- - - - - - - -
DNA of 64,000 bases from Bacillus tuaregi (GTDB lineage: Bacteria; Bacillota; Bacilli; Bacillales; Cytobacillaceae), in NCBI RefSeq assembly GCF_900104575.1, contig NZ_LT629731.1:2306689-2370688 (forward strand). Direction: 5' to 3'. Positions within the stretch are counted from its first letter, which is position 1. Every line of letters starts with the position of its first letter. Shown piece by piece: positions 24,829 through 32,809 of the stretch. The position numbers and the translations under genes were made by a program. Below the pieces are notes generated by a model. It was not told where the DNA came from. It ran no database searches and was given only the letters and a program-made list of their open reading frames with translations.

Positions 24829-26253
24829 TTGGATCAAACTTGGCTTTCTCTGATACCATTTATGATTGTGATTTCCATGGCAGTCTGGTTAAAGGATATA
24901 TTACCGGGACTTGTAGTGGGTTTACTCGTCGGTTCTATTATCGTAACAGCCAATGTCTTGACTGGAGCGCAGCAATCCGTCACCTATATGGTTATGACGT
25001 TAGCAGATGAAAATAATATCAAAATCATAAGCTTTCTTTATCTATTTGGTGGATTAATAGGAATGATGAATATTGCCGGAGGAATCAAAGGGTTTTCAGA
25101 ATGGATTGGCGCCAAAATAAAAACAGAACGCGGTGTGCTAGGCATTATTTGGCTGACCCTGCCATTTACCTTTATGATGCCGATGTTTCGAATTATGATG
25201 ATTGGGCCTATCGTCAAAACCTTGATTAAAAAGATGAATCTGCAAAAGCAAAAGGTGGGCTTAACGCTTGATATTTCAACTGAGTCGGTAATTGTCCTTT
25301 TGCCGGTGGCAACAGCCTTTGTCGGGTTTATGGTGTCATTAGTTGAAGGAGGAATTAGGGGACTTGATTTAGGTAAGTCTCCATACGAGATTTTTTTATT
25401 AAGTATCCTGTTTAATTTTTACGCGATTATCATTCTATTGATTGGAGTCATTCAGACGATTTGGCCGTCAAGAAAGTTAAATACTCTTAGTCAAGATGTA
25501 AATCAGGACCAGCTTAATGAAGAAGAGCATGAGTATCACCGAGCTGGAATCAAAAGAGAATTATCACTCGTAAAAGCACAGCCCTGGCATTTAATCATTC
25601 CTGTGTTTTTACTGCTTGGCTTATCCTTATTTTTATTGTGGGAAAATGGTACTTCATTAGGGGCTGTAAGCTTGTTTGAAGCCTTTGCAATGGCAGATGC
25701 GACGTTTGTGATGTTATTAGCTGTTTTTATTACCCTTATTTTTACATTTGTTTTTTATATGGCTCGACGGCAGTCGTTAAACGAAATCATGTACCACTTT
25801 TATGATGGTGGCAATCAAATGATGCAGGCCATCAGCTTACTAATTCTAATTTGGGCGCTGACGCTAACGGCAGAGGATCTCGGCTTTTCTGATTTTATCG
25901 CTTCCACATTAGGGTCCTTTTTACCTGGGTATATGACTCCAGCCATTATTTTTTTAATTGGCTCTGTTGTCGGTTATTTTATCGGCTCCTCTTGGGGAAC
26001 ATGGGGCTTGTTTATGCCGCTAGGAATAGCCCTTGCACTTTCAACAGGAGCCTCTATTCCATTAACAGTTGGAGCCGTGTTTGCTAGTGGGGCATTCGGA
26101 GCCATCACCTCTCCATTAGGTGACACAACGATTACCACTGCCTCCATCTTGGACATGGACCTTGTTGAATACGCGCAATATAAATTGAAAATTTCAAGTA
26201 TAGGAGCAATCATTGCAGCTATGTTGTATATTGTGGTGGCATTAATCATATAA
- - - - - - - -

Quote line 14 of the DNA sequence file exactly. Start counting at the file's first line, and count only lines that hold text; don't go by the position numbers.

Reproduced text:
25901 CTTCCACATTAGGGTCCTTTTTACCTGGGTATATGACTCCAGCCATTATTTTTTTAATTGGCTCTGTTGTCGGTTATTTTATCGGCTCCTCTTGGGGAAC